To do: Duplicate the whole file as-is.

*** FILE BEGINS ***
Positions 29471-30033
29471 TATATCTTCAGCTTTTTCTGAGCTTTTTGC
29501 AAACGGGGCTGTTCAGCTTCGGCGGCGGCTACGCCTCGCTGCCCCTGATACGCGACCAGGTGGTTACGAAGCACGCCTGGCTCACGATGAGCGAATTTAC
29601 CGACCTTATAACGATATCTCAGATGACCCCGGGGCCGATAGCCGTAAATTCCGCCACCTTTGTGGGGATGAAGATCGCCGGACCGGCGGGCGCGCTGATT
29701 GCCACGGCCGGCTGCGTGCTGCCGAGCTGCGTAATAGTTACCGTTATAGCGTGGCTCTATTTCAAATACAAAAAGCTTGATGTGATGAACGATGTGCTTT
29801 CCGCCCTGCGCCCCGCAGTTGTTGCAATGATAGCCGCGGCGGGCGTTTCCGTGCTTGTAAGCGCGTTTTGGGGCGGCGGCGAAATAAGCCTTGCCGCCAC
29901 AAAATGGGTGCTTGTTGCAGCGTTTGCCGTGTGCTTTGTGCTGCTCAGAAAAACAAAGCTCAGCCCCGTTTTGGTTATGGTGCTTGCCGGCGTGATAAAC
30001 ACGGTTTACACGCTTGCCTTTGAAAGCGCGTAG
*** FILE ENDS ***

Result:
Positions 29471-30033
29471 TATATCTTCAGCTTTTTCTGAGCTTTTTGC
29501 AAACGGGGCTGTTCAGCTTCGGCGGCGGCTACGCCTCGCTGCCCCTGATACGCGACCAGGTGGTTACGAAGCACGCCTGGCTCACGATGAGCGAATTTAC
29601 CGACCTTATAACGATATCTCAGATGACCCCGGGGCCGATAGCCGTAAATTCCGCCACCTTTGTGGGGATGAAGATCGCCGGACCGGCGGGCGCGCTGATT
29701 GCCACGGCCGGCTGCGTGCTGCCGAGCTGCGTAATAGTTACCGTTATAGCGTGGCTCTATTTCAAATACAAAAAGCTTGATGTGATGAACGATGTGCTTT
29801 CCGCCCTGCGCCCCGCAGTTGTTGCAATGATAGCCGCGGCGGGCGTTTCCGTGCTTGTAAGCGCGTTTTGGGGCGGCGGCGAAATAAGCCTTGCCGCCAC
29901 AAAATGGGTGCTTGTTGCAGCGTTTGCCGTGTGCTTTGTGCTGCTCAGAAAAACAAAGCTCAGCCCCGTTTTGGTTATGGTGCTTGCCGGCGTGATAAAC
30001 ACGGTTTACACGCTTGCCTTTGAAAGCGCGTAG